Special Stages and Chaos Emeralds return in this game, although both how you access them and how you play through them are completely different from the first Sonic the Hedgehog. The only way to activate them is by hitting the checkpoints in this game, which are Star Posts instead of Lamp Posts. If the player possesses fifty Rings while touching the post, a ring of stars will appear for a short time, jumping into them transporting Sonic and “Tails” into the Special Stage. A three-dimensional-esque half pipe that can feel like a roller coaster, the object is to collect the number of Rings the stage announces at the beginning. Each stage is broken up into three parts, and if the player successfully collects Rings for all three tries, they will be awarded with one of the Chaos Emeralds. While the last game only had six, Sonic 2 raises the total by one. And while the Chaos Emeralds are not completely necessary to beat the game in a simple run through, they are still needed to view the true ending of the game. As an added incentive, the team behind the game decided to give the players a bonus for collecting all seven Chaos Emeralds. After finding the seventh, and then collecting yet another fifty Rings in a Zone and jumping up, Sonic will transform into Super Sonic, a golden-hued, buffed out version of the original who is both invincible and super fast. The only downside, though, is the transformation is temporary, and drains Sonic’s Ring count, returning to his original true blue self once all the Rings are gone.
Two-player VS mode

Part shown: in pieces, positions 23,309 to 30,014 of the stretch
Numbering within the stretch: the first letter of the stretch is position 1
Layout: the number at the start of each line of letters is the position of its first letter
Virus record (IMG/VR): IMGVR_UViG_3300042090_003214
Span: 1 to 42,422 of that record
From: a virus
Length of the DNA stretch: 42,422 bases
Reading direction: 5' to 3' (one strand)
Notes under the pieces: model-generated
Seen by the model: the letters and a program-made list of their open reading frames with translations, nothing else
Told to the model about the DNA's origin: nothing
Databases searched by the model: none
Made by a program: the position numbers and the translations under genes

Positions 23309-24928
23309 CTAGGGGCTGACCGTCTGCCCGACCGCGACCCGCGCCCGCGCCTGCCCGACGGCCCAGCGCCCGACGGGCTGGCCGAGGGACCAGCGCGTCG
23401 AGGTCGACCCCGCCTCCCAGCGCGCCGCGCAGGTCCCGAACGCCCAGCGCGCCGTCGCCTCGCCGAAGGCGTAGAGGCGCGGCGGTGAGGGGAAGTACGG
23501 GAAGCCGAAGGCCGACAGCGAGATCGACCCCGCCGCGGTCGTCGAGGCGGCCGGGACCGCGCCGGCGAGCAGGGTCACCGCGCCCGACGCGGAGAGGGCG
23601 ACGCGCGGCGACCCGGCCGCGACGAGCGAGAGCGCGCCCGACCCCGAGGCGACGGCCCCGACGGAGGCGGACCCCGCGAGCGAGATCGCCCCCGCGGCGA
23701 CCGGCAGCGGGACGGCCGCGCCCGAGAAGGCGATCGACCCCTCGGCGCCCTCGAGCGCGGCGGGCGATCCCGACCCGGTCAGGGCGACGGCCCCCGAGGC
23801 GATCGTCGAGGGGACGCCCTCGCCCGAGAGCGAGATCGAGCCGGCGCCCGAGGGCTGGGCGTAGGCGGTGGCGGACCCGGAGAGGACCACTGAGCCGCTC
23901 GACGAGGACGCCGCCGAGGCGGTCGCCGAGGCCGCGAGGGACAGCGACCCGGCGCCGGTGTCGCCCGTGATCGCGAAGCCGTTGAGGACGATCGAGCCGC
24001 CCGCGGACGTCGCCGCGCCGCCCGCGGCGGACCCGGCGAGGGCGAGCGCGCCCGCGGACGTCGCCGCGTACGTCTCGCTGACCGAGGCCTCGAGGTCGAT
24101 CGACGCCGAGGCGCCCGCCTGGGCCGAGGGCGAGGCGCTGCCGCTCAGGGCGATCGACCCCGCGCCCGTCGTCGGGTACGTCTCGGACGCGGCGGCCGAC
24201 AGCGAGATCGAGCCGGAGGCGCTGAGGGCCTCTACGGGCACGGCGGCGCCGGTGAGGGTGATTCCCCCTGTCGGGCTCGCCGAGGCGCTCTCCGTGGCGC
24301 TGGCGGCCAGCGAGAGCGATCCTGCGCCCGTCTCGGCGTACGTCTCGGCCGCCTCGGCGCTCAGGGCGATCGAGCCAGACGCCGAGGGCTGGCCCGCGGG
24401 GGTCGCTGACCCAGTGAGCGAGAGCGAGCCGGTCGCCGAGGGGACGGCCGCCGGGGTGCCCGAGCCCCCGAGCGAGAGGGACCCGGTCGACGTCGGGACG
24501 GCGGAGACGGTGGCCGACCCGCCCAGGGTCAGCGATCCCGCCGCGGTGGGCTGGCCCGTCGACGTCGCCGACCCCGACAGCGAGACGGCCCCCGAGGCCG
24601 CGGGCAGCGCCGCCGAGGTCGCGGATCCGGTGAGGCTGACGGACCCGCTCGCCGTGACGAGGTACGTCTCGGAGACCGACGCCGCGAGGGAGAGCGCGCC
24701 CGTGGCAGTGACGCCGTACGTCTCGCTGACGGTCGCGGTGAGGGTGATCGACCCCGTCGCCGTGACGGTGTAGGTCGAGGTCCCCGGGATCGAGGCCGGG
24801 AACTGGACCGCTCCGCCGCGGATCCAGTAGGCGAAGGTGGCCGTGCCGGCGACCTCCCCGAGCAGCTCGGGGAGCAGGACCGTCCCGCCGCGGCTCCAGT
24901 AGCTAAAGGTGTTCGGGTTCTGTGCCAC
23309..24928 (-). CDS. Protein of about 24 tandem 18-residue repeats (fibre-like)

Being the second in the series, the team behind the game decided they would try their hand at a competitive, two-player mode. Taking the Emerald Hill Zone, Casino Night Zone, Mystic Cave Zone from the main game, throwing in the Special Stages, and giving the main levels a unique soundtrack for the mode, each player controls one of the main characters to the game as they traverse a split-screen form of these classic levels. With Sonic on top and “Tails” on the bottom, they are graded on five criteria for each act: Score, Time, Ring count at the end of the Act, Total Ring count (including those lost by being hit), and number of Item Boxes popped open. The player that wins the most out of those five takes the round. Though the standard item boxes from the game are present, there are two that are unique to this mode. The first is a teleportation box, which will switch Sonic and “Tails”‘ position on the map. The second is an Eggman monitor, that will cause whoever pops it open to take a hit. As every monitor on-screen is only static, it is always random as to what will be found inside each monitor. Also of note is that the extra lives in the item boxes are not determined by which character opens it, but by which character’s face shows up, so it is entirely possible for the player being Sonic to give “Tails” an extra life, and vice-versa.